On August 10, 2012, the Jewish Advocate published an article on the simmering conflict in Newton over the use of inflammatory and unscholarly material to teach high school students about Islam and the Middle East. The article “Watchdogging Newton Schools” describes the efforts of a small group of concerned parents to bring some transparency to the process of how Newton selects material to teach its high school students about Islam and the Middle East.
To date, the Newton school system has not made a serious effort to address the concerns expressed by the group. Instead, the parents complain of being belittled by administrators and their requests to view the teaching materials have been stonewalled. This sort of bureaucratic non-responsiveness only increases the concern that the school system has something to hide.
The most disturbing element of the story is the fear expressed by parents, who choose to remain anonymous because they don’t want their children to face retribution from the teachers. What does that say about the intellectual environment of the Newton school system? Ironically, Newton has a large contingent of Russian Jews who emigrated from the Soviet Union. Some from the Russian Jewish community have remarked that the school’s curt dismissal of parental concerns and the fear parents express of retribution by teachers reminds them of the way things were in the old Soviet Union.
Predictably, the school’s defenders, like school board member Matt Hills, claim that “academic freedom is at stake.” Mr. Hills confuses academic freedom with the right of parents to know what their children are being taught and whether it has been properly vetted for factual content. Hills dismisses the concerns because only “a tiny, tiny number of people” are complaining about “some unidentified bias.” To the extent that the Hills feels the bias is unidentified, he should be concerned that the school system has refused to provide materials for public review. But he is mistaken in his assessment. The bias has been identified, he has simply chosen to ignore it and marginalize those who have attempted to bring it to his attention. As a school board member Hills’s foremost responsibility is to be an advocate for the public, not act as a flak for the school administration.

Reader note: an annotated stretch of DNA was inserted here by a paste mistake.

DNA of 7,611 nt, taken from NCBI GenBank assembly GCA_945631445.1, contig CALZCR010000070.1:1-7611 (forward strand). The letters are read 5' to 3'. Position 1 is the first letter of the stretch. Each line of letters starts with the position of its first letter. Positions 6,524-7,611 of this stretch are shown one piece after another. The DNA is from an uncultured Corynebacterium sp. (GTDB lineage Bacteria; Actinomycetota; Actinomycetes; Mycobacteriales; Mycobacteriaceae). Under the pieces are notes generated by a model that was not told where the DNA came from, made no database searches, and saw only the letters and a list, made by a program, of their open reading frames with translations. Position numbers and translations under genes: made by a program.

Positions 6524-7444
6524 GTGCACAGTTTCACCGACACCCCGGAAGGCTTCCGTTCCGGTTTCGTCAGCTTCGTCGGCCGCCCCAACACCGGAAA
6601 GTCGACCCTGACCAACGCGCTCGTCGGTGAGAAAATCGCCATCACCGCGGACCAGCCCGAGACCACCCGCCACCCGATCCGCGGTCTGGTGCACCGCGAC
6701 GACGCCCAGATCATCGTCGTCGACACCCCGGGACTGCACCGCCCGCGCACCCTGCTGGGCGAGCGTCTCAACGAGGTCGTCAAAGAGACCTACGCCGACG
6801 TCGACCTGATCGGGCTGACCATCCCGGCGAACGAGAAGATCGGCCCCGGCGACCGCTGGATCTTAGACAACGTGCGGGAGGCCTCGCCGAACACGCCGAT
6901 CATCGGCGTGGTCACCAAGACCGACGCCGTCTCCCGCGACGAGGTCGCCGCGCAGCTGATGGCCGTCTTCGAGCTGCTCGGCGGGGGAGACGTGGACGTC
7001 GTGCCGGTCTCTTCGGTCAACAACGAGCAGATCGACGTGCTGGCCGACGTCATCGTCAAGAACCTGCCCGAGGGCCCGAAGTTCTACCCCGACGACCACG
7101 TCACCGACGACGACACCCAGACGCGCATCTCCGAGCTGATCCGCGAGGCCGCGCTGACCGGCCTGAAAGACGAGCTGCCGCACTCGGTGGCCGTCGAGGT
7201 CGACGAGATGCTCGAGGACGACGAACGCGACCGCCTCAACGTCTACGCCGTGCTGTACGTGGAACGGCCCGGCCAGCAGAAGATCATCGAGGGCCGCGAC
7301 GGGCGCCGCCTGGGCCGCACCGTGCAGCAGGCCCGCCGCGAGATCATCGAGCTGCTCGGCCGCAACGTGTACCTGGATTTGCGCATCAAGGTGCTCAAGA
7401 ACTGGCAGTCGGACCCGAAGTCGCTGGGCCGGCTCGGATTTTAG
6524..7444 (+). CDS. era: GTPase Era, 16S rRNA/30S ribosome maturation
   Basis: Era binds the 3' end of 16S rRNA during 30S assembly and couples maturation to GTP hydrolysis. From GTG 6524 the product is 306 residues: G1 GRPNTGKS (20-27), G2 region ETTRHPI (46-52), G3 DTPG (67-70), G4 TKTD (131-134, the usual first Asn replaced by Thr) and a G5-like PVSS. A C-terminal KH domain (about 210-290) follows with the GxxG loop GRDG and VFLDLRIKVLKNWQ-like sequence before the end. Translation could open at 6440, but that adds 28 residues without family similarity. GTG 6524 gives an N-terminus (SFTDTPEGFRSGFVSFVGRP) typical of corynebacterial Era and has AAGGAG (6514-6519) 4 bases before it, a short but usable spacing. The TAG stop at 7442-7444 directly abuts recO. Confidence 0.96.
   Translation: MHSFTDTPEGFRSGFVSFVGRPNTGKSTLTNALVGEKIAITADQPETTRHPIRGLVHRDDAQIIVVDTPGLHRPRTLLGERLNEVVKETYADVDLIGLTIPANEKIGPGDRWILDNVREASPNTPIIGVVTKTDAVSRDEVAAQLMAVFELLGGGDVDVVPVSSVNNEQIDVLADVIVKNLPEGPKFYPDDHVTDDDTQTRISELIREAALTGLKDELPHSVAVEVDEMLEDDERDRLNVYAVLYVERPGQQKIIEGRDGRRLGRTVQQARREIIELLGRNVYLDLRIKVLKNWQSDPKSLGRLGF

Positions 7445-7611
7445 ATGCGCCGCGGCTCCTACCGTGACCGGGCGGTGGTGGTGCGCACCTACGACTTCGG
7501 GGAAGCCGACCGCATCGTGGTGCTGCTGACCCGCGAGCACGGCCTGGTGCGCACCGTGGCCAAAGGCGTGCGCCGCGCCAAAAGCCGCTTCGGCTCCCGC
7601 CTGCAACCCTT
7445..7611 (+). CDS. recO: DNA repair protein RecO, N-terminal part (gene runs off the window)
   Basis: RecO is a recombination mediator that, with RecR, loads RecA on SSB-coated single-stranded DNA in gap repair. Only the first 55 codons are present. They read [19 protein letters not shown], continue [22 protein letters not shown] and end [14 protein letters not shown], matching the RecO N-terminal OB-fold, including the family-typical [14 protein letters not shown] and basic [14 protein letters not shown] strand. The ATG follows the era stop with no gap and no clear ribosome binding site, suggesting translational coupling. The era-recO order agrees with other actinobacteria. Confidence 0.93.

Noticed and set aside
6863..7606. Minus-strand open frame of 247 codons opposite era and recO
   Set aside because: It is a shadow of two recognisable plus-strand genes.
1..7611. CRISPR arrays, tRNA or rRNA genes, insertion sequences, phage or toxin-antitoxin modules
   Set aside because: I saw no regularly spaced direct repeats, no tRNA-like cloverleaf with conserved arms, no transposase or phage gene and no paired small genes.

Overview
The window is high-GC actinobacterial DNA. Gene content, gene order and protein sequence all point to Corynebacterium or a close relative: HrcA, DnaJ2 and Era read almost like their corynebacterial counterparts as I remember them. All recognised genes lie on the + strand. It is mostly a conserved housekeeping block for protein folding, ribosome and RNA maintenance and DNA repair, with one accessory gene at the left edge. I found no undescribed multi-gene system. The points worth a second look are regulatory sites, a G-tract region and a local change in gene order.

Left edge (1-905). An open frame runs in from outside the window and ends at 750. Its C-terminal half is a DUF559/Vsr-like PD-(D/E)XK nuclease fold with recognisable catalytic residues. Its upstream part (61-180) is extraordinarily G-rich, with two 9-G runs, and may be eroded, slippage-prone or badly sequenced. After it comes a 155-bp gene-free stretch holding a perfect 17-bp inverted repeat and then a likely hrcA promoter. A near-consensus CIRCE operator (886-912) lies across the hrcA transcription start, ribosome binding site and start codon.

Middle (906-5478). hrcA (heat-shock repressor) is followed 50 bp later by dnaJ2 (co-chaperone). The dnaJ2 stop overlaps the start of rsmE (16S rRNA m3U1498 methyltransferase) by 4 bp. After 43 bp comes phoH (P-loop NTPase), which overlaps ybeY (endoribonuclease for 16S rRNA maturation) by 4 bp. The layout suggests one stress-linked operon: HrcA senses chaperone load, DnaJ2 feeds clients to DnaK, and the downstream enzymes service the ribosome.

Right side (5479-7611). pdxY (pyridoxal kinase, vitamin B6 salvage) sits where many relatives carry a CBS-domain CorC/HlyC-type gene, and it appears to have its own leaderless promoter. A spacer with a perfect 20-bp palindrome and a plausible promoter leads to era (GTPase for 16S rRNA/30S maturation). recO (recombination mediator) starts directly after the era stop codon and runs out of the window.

The Newton school system has utilized on several occasions, the services of anti-Israel agitator Paul Beran, director of the Harvard Center for Middle Eastern Studies Outreach Center. Beran is a visible participant in the movement to boycott, sanction and divest from Israel. He has used irresponsible language attacking those who support Israel and libelously accused an Israeli general of war crimes.
Hills defends Newton’s invitation to have Beran speak in front of 45-60 teachers about the Oslo Peace Accords. He claims Beran’s talk was “totally uncontroversial, non-ideological and well-received.” That does not address the question of why the school system thought it appropriate to invite an anti-Israel agitator who is not recognized as an expert to lecture its teachers about the Oslo Peace Accords. If their judgement was so deficient that they chose Beran out of all the available experts in the Boston area, can we trust Hills’s assessment of the content of Beran’s presentation?
The questions raised by the parent group PENS need to be considered by parents everywhere. These issues go beyond concerns about the injection of anti-Israel elements into teaching material. No well-defined process for vetting teaching materials on Islam and the Middle East exists within the Newton schools or in most school systems. A member of PENS was told by a curriculum director that teachers simply used material they had pulled off the internet. Are Newton parents, many of whom have benefitted from highly rigorous educations, comfortable with teachers pulling un-vetted material from the internet to teach their children?
Unfortunately, much of what exists for teaching about the Middle East has been funded by groups with ideological agendas. The Arab World Notebook that Newton used is an example. This is not an objective or scholarly text book. It has been roundly criticized for its numerous factual inaccuracies and proselytizing approach.
Ultimately, the question remains, are the parents of Newton students and are the students themselves, content to receive an incomplete, subpar education on Islam and the Middle East? Or will they demand something better?